It is unlikely that Bury will respond like Walsall when Latics visit Gigg Lane on Saturday. Although the Shakers are in bottom place, with a relegation practically a certainty, we can certainly expect some fireworks from them. Some will say that it is better to face a mid-table team with little to play for at this time of the season, rather than a team in the relegation dog-fight, even if Bury look dead and buried.

Cook’s team will surely be prepared for a scrap on Saturday. They would have expected it last night, but hardly got it.

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The transfer window – a sign of things to come for Latics?

 

“Of course Luis wants to work and play at the top level. But unless something drastic happens, he will be staying here.”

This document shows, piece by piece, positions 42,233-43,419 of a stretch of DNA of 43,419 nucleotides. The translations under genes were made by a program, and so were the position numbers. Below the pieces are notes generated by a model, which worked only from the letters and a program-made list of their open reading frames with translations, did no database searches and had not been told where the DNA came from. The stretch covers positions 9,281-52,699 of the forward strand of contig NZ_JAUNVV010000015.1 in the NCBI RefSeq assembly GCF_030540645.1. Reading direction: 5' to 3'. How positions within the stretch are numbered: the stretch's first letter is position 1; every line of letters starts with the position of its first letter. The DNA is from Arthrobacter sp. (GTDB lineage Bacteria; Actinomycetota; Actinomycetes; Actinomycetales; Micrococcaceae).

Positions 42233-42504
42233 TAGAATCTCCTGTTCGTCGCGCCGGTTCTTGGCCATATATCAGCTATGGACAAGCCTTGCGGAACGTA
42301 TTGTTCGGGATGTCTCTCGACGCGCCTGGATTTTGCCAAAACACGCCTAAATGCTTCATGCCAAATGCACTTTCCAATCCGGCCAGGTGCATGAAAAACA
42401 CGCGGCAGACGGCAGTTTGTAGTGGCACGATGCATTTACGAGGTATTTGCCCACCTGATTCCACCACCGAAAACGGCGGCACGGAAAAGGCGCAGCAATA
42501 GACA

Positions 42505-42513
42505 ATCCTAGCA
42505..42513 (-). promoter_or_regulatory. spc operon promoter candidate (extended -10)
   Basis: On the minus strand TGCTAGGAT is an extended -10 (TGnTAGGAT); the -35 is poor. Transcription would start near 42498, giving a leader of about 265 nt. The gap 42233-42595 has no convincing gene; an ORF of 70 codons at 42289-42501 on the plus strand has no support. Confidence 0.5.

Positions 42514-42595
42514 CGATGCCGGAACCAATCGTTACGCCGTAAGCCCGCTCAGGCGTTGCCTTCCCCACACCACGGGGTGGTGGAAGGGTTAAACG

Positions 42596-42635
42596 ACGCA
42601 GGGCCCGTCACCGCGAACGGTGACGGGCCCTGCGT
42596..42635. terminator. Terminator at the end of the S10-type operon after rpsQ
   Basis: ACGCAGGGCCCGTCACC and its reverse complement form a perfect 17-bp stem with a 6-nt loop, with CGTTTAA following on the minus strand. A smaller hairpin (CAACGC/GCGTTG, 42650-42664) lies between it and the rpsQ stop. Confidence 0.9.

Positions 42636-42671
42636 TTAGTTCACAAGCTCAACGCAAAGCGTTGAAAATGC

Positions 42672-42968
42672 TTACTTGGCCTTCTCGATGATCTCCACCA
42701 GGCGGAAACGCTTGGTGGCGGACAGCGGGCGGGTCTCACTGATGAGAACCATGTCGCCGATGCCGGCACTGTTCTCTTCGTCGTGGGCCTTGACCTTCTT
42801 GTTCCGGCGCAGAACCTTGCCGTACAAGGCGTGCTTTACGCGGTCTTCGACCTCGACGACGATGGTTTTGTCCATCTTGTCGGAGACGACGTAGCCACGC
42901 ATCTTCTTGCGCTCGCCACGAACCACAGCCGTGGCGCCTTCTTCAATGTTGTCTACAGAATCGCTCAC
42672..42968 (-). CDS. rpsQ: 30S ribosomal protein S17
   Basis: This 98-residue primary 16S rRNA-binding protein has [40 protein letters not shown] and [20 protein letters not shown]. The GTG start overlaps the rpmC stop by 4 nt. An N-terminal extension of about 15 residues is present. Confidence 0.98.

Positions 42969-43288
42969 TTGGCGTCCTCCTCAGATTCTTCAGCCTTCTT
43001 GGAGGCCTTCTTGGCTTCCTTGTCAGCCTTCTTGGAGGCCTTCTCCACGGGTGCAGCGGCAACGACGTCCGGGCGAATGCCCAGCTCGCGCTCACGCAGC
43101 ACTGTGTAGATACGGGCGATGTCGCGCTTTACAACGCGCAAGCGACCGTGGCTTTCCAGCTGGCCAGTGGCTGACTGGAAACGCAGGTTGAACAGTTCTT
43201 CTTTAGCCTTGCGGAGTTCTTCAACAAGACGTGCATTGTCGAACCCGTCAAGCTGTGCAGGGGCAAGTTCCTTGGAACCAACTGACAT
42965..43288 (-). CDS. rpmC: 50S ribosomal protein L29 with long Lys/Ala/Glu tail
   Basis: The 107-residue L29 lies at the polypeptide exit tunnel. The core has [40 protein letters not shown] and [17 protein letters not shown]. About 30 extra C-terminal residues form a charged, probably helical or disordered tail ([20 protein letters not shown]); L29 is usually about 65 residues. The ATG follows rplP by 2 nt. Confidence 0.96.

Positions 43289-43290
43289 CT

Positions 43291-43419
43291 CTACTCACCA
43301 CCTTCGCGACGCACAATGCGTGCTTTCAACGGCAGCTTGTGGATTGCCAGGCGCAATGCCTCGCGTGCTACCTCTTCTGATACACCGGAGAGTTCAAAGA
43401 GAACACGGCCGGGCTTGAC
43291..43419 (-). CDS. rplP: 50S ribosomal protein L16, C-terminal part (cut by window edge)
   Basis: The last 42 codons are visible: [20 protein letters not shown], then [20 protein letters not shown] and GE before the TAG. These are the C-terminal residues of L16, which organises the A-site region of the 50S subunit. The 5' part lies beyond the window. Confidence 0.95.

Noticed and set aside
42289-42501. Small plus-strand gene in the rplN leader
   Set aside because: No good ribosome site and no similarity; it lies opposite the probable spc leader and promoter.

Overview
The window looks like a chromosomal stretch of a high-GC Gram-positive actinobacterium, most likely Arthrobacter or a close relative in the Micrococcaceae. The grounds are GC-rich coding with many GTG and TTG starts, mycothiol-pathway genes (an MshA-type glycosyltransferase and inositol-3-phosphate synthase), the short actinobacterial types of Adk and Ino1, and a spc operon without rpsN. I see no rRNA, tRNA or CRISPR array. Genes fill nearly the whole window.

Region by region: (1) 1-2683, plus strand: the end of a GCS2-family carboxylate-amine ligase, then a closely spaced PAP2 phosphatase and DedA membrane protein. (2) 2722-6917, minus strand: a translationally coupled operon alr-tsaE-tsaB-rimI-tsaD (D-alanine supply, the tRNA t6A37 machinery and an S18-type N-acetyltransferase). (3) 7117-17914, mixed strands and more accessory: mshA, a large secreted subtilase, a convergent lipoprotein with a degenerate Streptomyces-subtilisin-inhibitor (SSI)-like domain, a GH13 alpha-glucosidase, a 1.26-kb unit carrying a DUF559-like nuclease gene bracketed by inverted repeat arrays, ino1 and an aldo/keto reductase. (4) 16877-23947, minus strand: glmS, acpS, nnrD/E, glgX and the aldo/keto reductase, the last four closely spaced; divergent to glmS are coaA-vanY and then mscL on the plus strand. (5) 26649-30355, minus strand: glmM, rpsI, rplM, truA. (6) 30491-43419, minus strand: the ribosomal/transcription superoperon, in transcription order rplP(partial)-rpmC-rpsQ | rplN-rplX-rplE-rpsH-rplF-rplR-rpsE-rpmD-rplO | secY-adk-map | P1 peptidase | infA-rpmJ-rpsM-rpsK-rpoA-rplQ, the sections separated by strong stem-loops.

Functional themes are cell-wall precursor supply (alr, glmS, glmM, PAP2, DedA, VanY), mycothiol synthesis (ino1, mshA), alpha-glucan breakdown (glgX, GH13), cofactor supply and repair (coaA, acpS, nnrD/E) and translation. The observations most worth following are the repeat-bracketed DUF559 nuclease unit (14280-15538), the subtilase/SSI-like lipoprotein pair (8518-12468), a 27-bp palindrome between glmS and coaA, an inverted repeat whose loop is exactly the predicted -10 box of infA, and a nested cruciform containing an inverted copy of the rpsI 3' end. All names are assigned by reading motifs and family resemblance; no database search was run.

Brendan Rodgers’ hapless quote did not go down too well with the fans. The Luis Suarez saga dragged on for so long, but the end-result was that the player got what he wanted with a move to Barcelona.  Suarez had been pivotal in Liverpool’s challenge for the Premier League title. His departure seriously weakened a team that had come so close to winning the Premier League.

Nick Powell’s departure from Wigan Athletic over the January transfer window would also have seriously weakened a team striving to win their division. The media was awash with stories telling us that other clubs were bidding for him. We had to hold our breath until the window closed on Wednesday evening.